Politics 2004Week of October 4

Jerry and Zury

“Love gives not but itself, and takes not from itself. Love possesses not, nor would it be possessed; for love is sufficient unto love.”

Khalil Ghibran might have been onto something when he wrote those moving words. But in the case of Rep. Jerry Weller (R.-Ill.), pols and pundits wonder, is love sufficient politically for a lawmaker engaged to the daughter of one of the most notorious of Latin America’s former caudillos (strongmen).

Five-termer Weller stunned constituents in the 11th District (Will County) and colleagues in Washington this summer when he announced his engagement to Zury Rios Sosa, majority leader of the Guatemalan Congress. Besides the rarity and historic significance of a marriage between two elected lawmakers from different countries, Zury is the daughter of one of the most controversial Guatemalans: 77-year-old Gen. Efrain Rios-Montt, whose 18 months as the military-installed president in 1982-83 are still the subject of charges he presided over widespread massacres in the Mayan Indian community. Opponents of the former president (including his brother, Roman Catholic Bishop Mario Rios-Montt) have long demanded his prosecution for “crimes against humanity.”

When Efrain Rios-Montt sought to return to the presidency through the ballot box earlier this year, U.S. State Department spokesman Richard Boucher told reporters that “. . in light of Mr. Rios-Montt’s background, it would be difficult to have the kind of relationship we prefer” with Guatemala if he were elected. In a three-candidate race, the man known as “El General” came in last with 18.4% of the vote. Because he relinquished his seat in the Guatemalan Congress to make the race and thereby gave up immunity from prosecution, Rios-Montt could easily be indicted and tried for alleged atrocities of more than 20 years ago.

Whatever Rios-Montt’s future, his soon-to-be son-in-law is now feeling political heat from his Democratic opponent over his upcoming marriage, which is planned for after the November elections. On the stump, in mailings, and on his campaign website, McLean County Board member Tari Renner cites UN reports charging the elder Rios-Montt with genocide and attacks Weller as “unwilling to denounce this brutality”. Renner demands that Weller (lifetime American Conservative Union rating: 86%) resign from the House International Relations Committee.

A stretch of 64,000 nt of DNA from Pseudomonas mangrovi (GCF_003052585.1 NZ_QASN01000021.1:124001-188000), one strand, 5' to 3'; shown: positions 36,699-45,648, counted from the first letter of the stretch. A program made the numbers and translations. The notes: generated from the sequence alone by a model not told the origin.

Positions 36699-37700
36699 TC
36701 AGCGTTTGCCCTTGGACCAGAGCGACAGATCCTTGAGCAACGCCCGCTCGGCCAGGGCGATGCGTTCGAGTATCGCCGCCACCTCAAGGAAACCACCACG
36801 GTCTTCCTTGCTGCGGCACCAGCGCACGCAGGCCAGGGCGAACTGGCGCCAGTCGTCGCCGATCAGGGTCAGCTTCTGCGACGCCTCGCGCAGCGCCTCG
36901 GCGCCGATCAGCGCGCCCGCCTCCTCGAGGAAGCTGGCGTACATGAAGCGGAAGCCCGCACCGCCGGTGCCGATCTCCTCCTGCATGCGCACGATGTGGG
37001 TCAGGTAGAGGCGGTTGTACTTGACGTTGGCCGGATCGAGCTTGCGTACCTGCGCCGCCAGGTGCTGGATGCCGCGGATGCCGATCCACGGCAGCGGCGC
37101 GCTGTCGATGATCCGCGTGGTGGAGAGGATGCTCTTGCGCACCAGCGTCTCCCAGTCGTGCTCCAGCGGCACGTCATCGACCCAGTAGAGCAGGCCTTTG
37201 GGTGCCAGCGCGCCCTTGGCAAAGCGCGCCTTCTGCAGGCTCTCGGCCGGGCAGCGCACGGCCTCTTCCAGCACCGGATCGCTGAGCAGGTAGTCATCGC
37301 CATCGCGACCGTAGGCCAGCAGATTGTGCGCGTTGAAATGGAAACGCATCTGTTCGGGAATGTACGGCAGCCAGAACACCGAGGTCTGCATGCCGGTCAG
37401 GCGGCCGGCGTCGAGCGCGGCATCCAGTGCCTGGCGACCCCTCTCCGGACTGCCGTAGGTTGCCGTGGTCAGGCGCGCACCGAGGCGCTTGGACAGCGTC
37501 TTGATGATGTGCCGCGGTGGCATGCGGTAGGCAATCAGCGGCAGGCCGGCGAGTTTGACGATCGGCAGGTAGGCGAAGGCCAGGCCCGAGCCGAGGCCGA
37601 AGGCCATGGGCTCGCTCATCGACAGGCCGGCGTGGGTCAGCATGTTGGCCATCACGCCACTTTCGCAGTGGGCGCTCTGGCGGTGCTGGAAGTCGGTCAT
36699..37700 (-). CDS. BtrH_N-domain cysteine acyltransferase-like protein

Even if the charges against Rios-Montt are true, reply Weller supporters, that is his problem, and daughter Zury has nothing to do with them. Renner, however, disagrees and points out that Zury was formerly press secretary to her father’s Guatemalan Republican Front (FRG) Party and that, in the last presidential campaign, she delivered numerous speeches at his side defending him from charges of genocide.

Love, Guatemalan Style

For 47-year-old Jerry Weller, Aug. 3, 2003, is a date he will never forget. That was the day when, while on an International Relations Committee trip to Guatemala City, he and fellow Rep. Cass Ballenger (R.-N.C.) attended a cocktail party for U.S. and Guatemalan officials at the American Embassy.

“[Ambassador] John Hamilton asked if Cass and I wanted to meet the majority leader of the Guatemalan Congress,” Weller told me in an interview shortly before Congress reconvened last month, “I was expecting someone like [U.S. House Majority Leader] Tom DeLay [R.-Tex.]. So, when I found myself shaking hands with this beautiful young woman, I said to myself ‘Wow!’ That was Zury.”

The two lawmakers from different countries “hit it off immediately,” says Weller, and quickly began a 21st Century-style long-distance romance through e-mail exchanges and cell-phone calls. The Illinoisan, who owns property in Panama, admitted to me that he doesn’t speak Spanish, “but I’m learning quickly.” He added that Zury “speaks better English than you or me, and she is also fluent in French and Italian.” The congressman laughed while telling me that the future Mrs. Weller, a magna cum laude graduate of the University of Guatemala, “is also smarter and better-looking than either of us.” An educator by trade, Zury has been elected three times by landslide margins and specializes in health care and senior citizens’ issues.